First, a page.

I have had the opportunity to do several presentations about Social Media in Medicine and Medical Education. I've given a Grand Rounds for Neurosciences at the IU School of Medicine using the hashtag #IUNeuroscienceGR, with audience members in neurology, neurosurgery, physical medicine and rehabilitation, and psychiatry. There was a live Twitter feed broadcast to the audience. I was excited to provide information about this topic to this multidisciplinary audience, but even more interested in learning from the audience about how Twitter is perceived within the neurosciences sphere of academic medicine.
A recent article about the use of Twitter at medical conferences highlights this phenomenon. In addition, it was great to present at the Med2.0 conference back in September 2012 about our experience with Twitter at Grand Rounds within pediatrics at the IUSM. I am aware of others beginning to delve into this area, including Eastern Carolina University within their Department of Medicine residency program. Recently, one of our graduates, Joel Topf, MD, now a nephrologist in the Detroit area, presented a similar grand rounds on the use of social media within health care.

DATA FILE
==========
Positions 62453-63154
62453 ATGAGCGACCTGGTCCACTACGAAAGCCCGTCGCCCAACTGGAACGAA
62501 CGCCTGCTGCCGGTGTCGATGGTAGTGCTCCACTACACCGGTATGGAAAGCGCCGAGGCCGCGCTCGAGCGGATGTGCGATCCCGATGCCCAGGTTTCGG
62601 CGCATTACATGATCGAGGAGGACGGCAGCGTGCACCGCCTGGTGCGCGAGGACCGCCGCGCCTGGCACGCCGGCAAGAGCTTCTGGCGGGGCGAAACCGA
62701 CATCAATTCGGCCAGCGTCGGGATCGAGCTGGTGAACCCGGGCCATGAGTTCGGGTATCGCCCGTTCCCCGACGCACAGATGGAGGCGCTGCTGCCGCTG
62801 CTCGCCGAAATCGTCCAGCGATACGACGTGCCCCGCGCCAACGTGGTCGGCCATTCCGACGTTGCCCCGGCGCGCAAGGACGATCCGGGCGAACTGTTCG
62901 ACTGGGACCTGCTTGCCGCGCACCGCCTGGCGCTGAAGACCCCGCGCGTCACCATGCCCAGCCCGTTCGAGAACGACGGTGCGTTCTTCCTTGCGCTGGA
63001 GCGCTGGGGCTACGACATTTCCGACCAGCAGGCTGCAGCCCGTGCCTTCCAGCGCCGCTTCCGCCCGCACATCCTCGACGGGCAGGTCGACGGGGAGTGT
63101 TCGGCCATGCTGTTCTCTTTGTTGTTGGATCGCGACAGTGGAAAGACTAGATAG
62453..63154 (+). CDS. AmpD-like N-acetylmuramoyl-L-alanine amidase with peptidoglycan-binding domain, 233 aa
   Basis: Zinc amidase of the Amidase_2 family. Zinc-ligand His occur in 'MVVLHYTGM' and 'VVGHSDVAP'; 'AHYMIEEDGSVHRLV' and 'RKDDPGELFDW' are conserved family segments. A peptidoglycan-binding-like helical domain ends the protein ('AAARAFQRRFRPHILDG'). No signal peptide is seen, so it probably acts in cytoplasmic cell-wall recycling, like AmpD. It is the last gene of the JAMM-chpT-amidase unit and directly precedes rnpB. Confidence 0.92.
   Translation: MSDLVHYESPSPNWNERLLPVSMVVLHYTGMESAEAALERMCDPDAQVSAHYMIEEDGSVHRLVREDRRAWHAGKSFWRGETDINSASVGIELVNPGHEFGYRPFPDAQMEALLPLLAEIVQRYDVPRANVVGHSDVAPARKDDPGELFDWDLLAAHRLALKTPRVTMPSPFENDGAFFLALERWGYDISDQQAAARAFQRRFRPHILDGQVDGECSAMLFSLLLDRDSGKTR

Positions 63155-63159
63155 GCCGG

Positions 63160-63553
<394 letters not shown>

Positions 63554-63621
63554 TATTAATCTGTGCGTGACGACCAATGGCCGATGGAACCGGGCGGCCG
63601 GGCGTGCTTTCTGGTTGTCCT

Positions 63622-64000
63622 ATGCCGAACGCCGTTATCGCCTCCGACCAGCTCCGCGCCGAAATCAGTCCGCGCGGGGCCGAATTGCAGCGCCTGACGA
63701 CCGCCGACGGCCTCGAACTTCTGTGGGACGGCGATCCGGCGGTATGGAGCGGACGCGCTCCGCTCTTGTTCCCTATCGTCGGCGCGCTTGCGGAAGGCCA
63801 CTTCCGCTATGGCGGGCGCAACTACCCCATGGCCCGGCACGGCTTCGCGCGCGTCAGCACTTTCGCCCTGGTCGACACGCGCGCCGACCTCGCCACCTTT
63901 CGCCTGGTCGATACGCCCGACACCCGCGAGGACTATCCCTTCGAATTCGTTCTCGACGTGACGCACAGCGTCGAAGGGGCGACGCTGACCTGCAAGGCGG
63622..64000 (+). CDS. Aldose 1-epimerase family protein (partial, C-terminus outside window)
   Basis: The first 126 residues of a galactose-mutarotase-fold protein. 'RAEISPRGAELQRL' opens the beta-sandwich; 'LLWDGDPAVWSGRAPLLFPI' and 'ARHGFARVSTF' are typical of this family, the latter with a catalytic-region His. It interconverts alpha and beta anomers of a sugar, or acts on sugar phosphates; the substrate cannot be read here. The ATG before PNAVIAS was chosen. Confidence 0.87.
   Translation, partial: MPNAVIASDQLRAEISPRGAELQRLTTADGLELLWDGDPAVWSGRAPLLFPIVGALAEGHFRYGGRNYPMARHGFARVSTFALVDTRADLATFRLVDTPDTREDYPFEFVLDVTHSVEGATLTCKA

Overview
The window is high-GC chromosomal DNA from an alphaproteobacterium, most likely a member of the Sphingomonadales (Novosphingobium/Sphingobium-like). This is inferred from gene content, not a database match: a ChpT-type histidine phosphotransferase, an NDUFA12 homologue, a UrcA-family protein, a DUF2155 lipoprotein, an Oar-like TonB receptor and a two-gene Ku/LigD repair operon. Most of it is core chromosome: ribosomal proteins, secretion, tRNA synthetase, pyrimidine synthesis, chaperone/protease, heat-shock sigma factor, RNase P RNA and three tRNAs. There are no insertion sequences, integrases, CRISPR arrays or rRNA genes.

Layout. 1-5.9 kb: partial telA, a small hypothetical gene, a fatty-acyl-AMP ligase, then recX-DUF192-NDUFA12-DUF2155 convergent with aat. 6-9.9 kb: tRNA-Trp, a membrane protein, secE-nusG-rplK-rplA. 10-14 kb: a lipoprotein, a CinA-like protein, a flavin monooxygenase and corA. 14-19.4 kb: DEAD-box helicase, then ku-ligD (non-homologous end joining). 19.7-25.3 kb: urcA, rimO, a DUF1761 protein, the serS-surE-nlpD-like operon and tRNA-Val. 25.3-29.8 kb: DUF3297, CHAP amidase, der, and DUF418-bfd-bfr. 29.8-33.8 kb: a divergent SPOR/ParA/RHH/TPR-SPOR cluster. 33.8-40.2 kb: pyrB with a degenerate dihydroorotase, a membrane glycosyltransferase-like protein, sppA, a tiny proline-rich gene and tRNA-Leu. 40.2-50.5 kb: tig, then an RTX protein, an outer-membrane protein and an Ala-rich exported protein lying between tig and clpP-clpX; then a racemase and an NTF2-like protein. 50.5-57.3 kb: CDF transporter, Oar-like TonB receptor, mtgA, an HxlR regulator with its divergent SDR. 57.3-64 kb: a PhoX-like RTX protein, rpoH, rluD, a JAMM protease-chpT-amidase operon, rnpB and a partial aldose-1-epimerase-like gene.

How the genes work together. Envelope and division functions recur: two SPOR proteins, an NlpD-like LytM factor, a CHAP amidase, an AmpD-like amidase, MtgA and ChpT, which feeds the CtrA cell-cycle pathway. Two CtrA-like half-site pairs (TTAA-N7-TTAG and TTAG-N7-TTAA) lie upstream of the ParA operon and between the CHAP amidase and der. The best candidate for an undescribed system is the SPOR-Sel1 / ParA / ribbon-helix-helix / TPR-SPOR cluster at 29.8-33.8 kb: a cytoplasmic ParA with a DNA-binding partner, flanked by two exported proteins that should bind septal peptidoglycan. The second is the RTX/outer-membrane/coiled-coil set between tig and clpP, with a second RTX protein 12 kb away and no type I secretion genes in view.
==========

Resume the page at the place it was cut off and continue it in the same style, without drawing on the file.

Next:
In addition, I had the privilege of participating in a Tweet Chat on the topic of depression, to take place on 12/14/12, at 3 pm EST, under the hashtag #IUHedu , with Dr. Joanna Chambers from our Department of Psychiatry.
It is exciting to see Twitter being used as a tool to disseminate information to health care providers and also to patients, and also that others are seeing the impact of this on how physicians and other health care professionals learn. The more that we can get the word out about the power of sharing health care information in this venue, the better. Now we just need to demonstrate improved patient care outcomes from it--that's the hard part!
Alexander M. Djuricich, MD, FACP, is Associate Dean for Continuing Medical Education and a Program Director in Medicine-Pediatrics at the Indiana University School of Medicine in Indianapolis. This post originally appeared at Mired in MedEd, where he blogs about medical education.